As the Democratic contest hurtles toward South Carolina and Super Tuesday, Democrats face a profound choice as to the direction of their party and the personal traits and policy positions of their nominee. In the process, they might also be choosing between very different road maps to beating President Donald Trump in the Electoral College.
To win in November, the Democratic nominee will likely need to hold all 20 states Hillary Clinton carried in 2016, plus flip some combination of the six states Trump carried by less than five points: Arizona, Florida, Michigan, North Carolina, Pennsylvania and Wisconsin.
The conventional wisdom surrounding the front-runner Bernie Sanders is that his nomination would be the dawn of a new era for Democrats and the culmination of a leftward shift of young voters embodied by Rep. Alexandria Ocasio-Cortez, D-N.Y. In reality, Sanders’ only realistic path to the White House might be to “turn back the clock” by leaning into the same Rust Belt states that abandoned Clinton and embraced Trump’s populist, anti-establishment message in 2016: Michigan, Pennsylvania and Wisconsin.
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Sanders often emphasizes the need for a massive surge of new voters to beat Trump in the fall and pledges he’ll expand the electorate left. But there’s little evidence he’s done that so far in February’s contests (never mind the fact he’s winning far fewer votes than he did in 2016).
The turnout in Iowa’s and Nevada’s caucuses — while higher than in 2016 — was lower than in 2008. In New Hampshire’s primary, the turnout was higher than in 2008 in terms of raw votes cast, but the biggest surges weren’t in Sanders’ zones, but rather in suburbs where rivals Pete Buttigieg and Amy Klobuchar performed best.
Despite Sanders’ status as the oldest candidate in the field, he could prove a terrible fit for retiree-heavy Florida, a quintessential battleground. Sanders’ praise for aspects of Cuba’s regime, his refusal to call Venezuelan President Nicolas Maduro a dictator, and an antagonistic relationship with pro-Israel advocacy groups like the AIPAC could cause him to underperform to varying degrees with three groups critical to winning the state: Cuban American, South American and Jewish voters.
That means Sanders’ electability versus Trump likely still depends on his ability to win back disaffected blue-collar whites in the Upper Midwest who used to vote for Democrats but didn’t take to Clinton in 2016. And that’s not to say there wouldn’t be tough obstacles: his pledge to ban hydraulic fracturing, for example, could be a serious liability in natural gas-rich western Pennsylvania, an ancestrally Democratic region.
On the other hand, a Mike Bloomberg nomination might come with a sunnier, more suburban path of least resistance against Trump. His wealth and pro-business orientation could give him a comparative advantage over other Democrats in traditionally free-market Sun Belt states dominated by expensive media markets and large metropolitan areas: Arizona, Florida and possibly Georgia or Texas.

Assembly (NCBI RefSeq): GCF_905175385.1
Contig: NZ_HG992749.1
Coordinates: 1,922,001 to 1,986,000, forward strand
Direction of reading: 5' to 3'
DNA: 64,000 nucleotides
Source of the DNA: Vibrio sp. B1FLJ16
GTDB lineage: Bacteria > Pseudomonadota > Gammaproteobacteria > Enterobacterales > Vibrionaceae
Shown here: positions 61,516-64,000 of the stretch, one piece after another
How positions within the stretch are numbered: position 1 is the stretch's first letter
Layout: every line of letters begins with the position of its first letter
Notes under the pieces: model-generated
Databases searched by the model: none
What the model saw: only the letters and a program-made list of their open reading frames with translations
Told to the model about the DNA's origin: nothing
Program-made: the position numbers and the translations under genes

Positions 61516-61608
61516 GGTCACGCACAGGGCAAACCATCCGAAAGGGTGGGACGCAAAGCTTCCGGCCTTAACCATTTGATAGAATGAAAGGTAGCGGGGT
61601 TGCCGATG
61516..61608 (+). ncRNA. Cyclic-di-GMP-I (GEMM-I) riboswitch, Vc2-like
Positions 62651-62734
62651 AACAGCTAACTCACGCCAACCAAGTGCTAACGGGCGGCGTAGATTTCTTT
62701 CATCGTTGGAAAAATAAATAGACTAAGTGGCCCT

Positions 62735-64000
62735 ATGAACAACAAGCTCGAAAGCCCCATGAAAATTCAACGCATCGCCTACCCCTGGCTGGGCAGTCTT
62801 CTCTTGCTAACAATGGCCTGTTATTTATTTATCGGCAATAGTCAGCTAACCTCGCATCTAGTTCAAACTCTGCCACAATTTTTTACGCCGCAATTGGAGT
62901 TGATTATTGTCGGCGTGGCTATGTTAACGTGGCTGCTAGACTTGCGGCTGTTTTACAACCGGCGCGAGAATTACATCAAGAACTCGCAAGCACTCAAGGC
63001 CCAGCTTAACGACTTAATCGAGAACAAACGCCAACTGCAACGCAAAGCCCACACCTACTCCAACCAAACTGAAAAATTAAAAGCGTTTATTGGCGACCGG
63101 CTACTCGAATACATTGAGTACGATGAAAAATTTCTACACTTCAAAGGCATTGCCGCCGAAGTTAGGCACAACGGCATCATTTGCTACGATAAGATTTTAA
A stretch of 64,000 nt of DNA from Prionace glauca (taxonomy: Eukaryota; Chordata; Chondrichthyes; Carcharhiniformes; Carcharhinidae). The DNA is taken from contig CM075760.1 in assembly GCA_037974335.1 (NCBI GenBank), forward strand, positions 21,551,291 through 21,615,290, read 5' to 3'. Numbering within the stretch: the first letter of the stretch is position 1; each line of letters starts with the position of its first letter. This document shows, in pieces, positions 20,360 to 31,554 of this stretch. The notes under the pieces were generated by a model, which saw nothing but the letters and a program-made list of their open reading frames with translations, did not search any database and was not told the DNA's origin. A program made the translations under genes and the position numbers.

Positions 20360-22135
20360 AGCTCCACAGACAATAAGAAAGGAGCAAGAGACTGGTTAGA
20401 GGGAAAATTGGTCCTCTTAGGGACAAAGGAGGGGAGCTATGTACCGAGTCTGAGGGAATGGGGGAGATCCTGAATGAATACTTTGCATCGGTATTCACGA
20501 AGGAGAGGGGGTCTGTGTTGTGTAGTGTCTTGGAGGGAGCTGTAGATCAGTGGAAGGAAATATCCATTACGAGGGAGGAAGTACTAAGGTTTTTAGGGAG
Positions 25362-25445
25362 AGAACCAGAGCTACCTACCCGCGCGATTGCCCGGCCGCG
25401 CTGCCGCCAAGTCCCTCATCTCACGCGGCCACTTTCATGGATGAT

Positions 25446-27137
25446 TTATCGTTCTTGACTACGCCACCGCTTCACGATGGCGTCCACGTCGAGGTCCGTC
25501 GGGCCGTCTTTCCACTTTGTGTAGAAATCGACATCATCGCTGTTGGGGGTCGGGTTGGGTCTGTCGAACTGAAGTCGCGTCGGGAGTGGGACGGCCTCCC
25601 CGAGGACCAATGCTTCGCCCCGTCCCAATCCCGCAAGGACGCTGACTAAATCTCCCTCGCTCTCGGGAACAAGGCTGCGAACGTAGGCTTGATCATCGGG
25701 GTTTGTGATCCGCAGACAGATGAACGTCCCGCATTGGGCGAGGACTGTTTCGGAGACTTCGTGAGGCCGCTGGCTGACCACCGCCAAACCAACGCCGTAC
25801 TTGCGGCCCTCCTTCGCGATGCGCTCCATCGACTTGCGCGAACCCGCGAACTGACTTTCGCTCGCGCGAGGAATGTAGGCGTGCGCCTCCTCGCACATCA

Texas would be the ultimate “power play” bet for Democrats: Winning Texas alone would give the Democrats the 38 votes they need to flip the Electoral College blue. Trump won it by 807,179 votes in 2016, but based on an analysis of census turnout estimates, there were roughly 4.3 million eligible nonwhite Texans who didn’t vote that year. Registering, persuading and turning out enough of those nonvoters would require a massive investment — one that Bloomberg is easily the best positioned in the field to make.
However, Bloomberg’s status as a billionaire and an advocate for stricter gun control could be serious liabilities in more rural, populist and anti-elite states such as Michigan, Wisconsin and potentially even Minnesota or Maine.
As for Joe Biden, his union alliances, moderate stance on natural gas and deep personal roots likely make him the best positioned candidate in the Democrats’ top tier to wrest Pennsylvania’s 20 electoral votes back from Trump.
But after the Keystone State, Biden’s most promising path to 270 votes is less clear-cut. He and other Democratic pragmatists such as Buttigieg or Klobuchar would probably have no choice but to take the fight to Trump in both the Rust Belt and the Sun Belt battlegrounds and see what happens.
The next week won’t just determine who’s in the best shape to capture the Democratic nomination, it could also determine the contours of the nation’s political map for years to come.
David Wasserman, House editor for The Cook Political Report, is an NBC News contributor and senior analyst with the NBC Election Unit.